People with diabetes have problems with their feet more often than people who are not diabetic. In reality, diabetics are likely to spend more days in the hospital with a foot problem than any other complication. If you have diabetes, daily foot care is not an option; it’s mandatory.
Why are you at such a higher risk to develop foot problems? Nerve damage (neuropathy) causing loss of touch sensation, thermal sensitivity, and loss of pain sensitivity or tingling or burning in the feet; narrowing or blocking of the blood vessels; overweight, making it hard to reach your feet to properly inspect or treat; or eye complications that affect your ability to see that you have a foot problem are a few of the reasons. And, if your diabetes is out of control, you also have a higher risk of developing infections, and that especially includes the feet.
For people with diabetes with no foot neuropathy, activity using your feet is unlimited. People with mild or severe neuropathy need to replace high-impact activity with low-impact aerobics, bicycling, or swimming. Anyone with diabetes must learn and daily practice care of their feet.
At least once a day, wash (check the water temperature before you stick your foot in) and dry your feet at least once a day, especially after exercise. After drying your feet, inspect them in good light, paying special attention to the soles. Look for and treat any dryness with a moisture-restoring cream that is made specifically for people with diabetes.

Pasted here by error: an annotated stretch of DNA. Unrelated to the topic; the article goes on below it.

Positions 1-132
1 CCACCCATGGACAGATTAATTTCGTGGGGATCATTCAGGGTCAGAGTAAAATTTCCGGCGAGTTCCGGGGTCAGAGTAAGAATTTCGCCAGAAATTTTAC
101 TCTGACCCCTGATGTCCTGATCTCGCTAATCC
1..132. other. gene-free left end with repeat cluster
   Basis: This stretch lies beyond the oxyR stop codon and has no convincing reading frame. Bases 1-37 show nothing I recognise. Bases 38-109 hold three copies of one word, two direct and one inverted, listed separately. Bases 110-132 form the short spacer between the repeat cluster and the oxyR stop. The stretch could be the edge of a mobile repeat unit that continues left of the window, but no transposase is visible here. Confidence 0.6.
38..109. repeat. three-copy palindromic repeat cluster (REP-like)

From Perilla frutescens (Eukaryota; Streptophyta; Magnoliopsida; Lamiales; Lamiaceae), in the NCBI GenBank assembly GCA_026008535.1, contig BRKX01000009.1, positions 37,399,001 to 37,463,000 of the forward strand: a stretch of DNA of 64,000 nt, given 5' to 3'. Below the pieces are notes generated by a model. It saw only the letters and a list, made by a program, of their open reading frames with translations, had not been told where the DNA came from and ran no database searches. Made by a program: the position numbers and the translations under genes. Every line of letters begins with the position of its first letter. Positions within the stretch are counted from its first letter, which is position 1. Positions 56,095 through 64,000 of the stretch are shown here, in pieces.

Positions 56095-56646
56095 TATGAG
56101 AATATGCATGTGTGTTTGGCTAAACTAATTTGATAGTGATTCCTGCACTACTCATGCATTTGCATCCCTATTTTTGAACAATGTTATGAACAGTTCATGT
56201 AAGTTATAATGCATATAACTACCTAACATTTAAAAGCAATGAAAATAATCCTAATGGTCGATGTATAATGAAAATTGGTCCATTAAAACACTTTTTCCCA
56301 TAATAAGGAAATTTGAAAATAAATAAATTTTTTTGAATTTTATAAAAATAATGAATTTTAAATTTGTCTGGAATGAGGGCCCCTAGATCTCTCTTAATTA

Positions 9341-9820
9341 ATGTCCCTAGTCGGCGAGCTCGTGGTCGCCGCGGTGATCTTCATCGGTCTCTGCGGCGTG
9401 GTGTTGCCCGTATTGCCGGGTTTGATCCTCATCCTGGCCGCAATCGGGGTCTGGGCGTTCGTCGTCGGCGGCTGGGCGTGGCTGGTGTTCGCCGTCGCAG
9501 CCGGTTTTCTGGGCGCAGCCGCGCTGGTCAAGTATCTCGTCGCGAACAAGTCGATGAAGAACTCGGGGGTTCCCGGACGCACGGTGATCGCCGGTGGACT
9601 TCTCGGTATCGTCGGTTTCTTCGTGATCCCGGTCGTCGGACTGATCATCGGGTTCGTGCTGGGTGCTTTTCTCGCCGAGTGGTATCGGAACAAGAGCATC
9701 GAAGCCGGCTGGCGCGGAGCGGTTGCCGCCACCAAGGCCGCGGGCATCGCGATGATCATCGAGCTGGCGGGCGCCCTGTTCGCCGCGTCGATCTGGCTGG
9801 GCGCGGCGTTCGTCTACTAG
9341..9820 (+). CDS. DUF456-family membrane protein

Begin at the back of the heel, moving forward towards the toes, taking care to avoid getting the cream between the toes as that could cause the skin to wear away, resulting in possible infection. Between the toes is also a haven for athlete’s food fungus. If you can’t see to do this properly, ask someone else to do this for you. Mild foot powder, baby powder, or talcum will help if your feet perspire.
Pay very close attention to any blisters or cuts. Ask your doctor how to treat simple wounds and notifying him/her immediately if redness around the wound, pain, or swelling develops, or if the area is not healing properly. If you’re going on a hike (see “burning calories” for this month), blisters might, indeed, become a problem. Carry extra socks and liners as damp feet are prone to getting infections.
You’ll also need to have proper-fitting hiking boots or athletic shoes, and carry aerosol foot powder for drying the feet, making them less prone to blisters. If a blister forms in spite of your precautions, you’ll need to use moleskin or re-usable donuts made of special cushioning material to keep the pressure off the blister until it heals. Also if a blister forms, curtail activities such as swimming which could spread any resulting infection.
Poor fitting shoes can cause corns and calluses. Both can cause increased pressure on the foot and can result in infection, leading to foot ulcers. After washing, rub the corn or callus area hard with a soft towel. Use extra moisturizing cream to help soften them.